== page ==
Friday, November 24, 2017

The Growth of Political Polarization in America - No, It's Not Your Imagination

The 2016 election and its aftermath have shown us how politically polarized the United States has become.  Is it just our imagination or are the political right and left further apart than they were in the past?  A recent analysis by Pew shows us graphically how political leanings in the United States have changed over the period from 1994 during the Clinton Administration to the present.

The Pew Research Center surveyed more than 5000 adults, looking at the gaps on several sets of key political values including the social safety net, race and immigration.  Let's look more closely at four of the key issues:

1.) Social Safety Net - since 1994, the percentage of Democrats and Democratic-leaning independent voters who feel that the government should do more to help needy Americans even if it means that the government has to go further into debt has risen from 58 percent to its current level of 71 percent after falling to a low of 54 percent in 2011.  Over the same timeframe, the percentage of Republicans and Republican-leaning voters who believe the same thing regarding America's social safety net has fallen from 38 percent in 1994 to only 24 percent in 2017.  This results in a difference of 47 percentage points between the two groups in 2017, up from only 20 percentage points in 1994.

2.) Racial Discrimination: since 1994, the percentage of Democrats and Democratic-leaning independent voters who feel that racial discrimination ins the main reason why many African-Americans cannot get ahead has risen from 39 percent to its current level of 64 percent after falling to a low of 38 percent in 2010.  Over the same timeframe, the percentage of Republicans and Republican-leaning voters who believe the same thing regarding racial discrimination has fallen from 36 percent to its current level of 14 percent after falling to a low of 9 percent in 2010.  This results in a difference of 50 percentage points between the two groups in 2017, up from only 13 percentage points in 1994.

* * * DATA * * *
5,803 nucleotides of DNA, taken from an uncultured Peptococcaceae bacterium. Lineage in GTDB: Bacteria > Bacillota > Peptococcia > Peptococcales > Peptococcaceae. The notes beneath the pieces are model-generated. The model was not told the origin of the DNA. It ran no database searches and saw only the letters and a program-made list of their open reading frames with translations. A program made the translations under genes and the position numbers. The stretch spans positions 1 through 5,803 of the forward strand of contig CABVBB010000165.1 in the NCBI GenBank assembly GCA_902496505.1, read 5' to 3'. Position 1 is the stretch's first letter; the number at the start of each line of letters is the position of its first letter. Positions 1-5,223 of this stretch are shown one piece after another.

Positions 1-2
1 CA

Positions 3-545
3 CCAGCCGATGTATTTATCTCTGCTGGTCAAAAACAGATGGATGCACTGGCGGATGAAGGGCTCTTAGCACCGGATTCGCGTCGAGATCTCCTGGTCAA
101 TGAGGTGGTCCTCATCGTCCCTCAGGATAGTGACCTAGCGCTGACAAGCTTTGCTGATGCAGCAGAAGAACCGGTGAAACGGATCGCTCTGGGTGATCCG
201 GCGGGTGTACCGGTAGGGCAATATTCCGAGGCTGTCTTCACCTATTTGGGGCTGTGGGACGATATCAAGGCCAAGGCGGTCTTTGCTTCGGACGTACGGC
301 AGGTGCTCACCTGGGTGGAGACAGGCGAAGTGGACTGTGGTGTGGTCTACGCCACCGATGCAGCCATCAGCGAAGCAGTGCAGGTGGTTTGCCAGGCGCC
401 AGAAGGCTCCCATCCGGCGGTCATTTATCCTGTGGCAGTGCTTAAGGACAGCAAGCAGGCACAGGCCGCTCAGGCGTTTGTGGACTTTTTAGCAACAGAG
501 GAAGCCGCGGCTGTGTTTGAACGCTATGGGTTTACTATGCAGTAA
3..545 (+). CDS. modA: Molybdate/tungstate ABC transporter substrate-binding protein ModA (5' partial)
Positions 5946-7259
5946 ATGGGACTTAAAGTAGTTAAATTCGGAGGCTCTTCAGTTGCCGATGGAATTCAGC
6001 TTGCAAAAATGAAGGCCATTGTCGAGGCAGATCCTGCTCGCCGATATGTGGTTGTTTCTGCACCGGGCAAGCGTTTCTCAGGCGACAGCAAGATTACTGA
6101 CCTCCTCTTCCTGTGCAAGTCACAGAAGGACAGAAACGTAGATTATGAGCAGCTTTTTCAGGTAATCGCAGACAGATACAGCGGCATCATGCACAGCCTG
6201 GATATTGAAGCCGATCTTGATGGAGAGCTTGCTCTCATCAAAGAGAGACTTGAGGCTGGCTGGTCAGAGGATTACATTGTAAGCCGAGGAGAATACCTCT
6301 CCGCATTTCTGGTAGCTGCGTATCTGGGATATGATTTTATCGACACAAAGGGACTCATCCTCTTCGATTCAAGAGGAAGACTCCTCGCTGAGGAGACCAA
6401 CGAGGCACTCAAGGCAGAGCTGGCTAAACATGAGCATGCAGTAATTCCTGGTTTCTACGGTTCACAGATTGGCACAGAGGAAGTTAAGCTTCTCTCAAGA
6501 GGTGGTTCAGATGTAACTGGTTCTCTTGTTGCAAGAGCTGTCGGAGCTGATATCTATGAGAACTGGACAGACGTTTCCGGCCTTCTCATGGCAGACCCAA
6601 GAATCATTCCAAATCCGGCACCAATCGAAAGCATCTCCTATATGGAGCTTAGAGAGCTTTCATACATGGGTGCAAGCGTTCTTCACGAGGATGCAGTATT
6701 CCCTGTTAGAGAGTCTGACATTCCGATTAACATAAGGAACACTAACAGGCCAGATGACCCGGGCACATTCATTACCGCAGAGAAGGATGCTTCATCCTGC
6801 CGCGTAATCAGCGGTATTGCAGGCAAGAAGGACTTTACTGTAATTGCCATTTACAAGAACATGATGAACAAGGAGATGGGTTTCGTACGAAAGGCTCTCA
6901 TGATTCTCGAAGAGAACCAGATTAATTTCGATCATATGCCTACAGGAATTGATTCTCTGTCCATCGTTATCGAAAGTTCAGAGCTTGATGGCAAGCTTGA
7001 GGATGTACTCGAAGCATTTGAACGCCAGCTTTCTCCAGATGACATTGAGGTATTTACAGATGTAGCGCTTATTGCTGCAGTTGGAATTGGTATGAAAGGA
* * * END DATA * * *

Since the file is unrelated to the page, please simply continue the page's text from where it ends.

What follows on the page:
3.) Immigration:  since 1994, the percentage of Democrats and Democratic-leaning independent voters who feel that immigrants strengthen America because of their hard work and talents has risen from 32 percent to its current level of 84 percent.  Over the same timeframe, the percentage of Republicans and Republican-leaning voters who believe the same thing as also risen, but at a much lower rate, from 30 to 42 percent.  This results in a difference of 42 percentage points between the two groups in 2017, up from only 2 percentage points in 1994.

4.) Acceptance of Homosexuality:  since 1994, the percentage of Democrats and Democratic-leaning independent voters who accept homosexuality has risen from 54 percent to its current level of 83 percent.  Over the same timeframe, the percentage of Republicans and Republican-leaning voters who accept homosexuality has risen, but at a much lower rate, from 38 percent to 54 percent.  This results in a difference of 29 percentage points between the two groups in 2017, up from 16 percent in 1994.

When looking at all ten measures that the Pew Research Center uses to track the gap in political partisanship, the average partisan gap for these issues has risen from 15 percentage points in 1994 to 36 percentage points in 2017.

Let's look at a graphical representation of the growing political partisanship in America over the two and a half decades prior to 2017 as supplied by Pew.  Here is a graphic showing the responses of the median Democrat and median Republican voters along with the spectrum in between for 1994:


Here is the same graphical representation showing the growing split between the two political opponents in 2011:


Here is the same graphical representation showing an even greater split between the two political opponents in 2015:


Lastly, here is the same graphical representation showing how the United States is experiencing its greatest political divide in the past two and a half decades:


Rather than looking at America as a whole, here is the same graphical representation showing the split between the left and the right for politically engaged Americans:


It's quite clear that what we sense from the mainstream and other media about the growth in political polarization is not a figment of our collective imaginations.  I would suspect that, in our lifetimes, the United States has rarely been more divided on key issues that will drive the America of the future.  Unless the unforeseen happens, the fractious Clinton vs. Trump election of 2016 would appear to be the "new normal" when it comes to American political theatre.